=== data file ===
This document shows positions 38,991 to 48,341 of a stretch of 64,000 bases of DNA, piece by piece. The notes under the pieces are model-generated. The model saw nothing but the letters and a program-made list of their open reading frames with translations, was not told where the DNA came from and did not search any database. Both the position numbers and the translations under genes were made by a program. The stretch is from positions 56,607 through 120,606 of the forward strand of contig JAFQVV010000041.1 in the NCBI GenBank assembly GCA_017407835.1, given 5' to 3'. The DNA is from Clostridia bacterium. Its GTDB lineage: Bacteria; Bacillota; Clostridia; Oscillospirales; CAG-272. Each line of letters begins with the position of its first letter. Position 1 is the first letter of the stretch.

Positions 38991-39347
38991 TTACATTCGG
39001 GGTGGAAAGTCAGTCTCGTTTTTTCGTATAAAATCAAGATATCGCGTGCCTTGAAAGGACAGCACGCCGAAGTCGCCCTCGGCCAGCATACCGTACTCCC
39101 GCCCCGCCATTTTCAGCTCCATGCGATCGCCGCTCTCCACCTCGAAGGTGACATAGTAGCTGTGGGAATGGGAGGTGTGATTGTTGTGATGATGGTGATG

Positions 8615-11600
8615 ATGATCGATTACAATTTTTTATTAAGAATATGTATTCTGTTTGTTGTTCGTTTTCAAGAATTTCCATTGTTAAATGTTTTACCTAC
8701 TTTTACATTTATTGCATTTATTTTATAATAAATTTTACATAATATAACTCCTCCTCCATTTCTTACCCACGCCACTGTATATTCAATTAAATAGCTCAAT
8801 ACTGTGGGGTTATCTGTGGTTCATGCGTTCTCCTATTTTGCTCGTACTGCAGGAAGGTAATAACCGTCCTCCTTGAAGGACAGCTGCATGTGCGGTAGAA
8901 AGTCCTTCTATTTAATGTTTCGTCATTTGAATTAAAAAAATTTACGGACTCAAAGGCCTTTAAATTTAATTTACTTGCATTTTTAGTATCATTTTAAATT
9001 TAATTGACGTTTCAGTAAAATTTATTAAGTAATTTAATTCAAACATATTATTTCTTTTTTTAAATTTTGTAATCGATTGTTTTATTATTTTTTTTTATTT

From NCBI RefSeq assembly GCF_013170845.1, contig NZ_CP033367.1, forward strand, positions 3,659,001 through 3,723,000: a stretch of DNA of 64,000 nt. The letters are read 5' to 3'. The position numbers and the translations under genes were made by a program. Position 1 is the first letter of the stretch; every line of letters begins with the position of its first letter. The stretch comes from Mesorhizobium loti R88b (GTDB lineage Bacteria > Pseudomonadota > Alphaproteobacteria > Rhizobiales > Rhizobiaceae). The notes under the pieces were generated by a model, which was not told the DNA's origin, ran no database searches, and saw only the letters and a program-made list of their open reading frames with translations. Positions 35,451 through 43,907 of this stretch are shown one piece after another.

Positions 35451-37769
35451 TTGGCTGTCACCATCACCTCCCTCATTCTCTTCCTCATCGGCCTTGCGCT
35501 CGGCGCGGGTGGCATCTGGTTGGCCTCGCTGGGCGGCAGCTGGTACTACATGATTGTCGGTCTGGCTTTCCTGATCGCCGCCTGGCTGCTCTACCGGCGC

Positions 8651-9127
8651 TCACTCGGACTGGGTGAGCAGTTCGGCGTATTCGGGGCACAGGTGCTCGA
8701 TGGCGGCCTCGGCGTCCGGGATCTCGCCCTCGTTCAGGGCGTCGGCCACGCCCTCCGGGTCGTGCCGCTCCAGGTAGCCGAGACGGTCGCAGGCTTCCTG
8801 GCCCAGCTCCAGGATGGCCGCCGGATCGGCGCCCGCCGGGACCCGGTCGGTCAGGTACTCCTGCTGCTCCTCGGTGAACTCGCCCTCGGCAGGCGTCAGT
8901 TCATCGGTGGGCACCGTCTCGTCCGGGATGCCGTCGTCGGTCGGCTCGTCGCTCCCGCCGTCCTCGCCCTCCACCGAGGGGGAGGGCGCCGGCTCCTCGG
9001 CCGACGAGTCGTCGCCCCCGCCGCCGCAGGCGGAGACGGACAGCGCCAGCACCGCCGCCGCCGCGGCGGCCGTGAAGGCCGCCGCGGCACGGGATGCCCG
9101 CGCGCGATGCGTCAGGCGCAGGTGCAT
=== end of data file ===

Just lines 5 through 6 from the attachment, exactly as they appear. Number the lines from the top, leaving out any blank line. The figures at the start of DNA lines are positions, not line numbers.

39101 GCCCCGCCATTTTCAGCTCCATGCGATCGCCGCTCTCCACCTCGAAGGTGACATAGTAGCTGTGGGAATGGGAGGTGTGATTGTTGTGATGATGGTGATG

Positions 8615-11600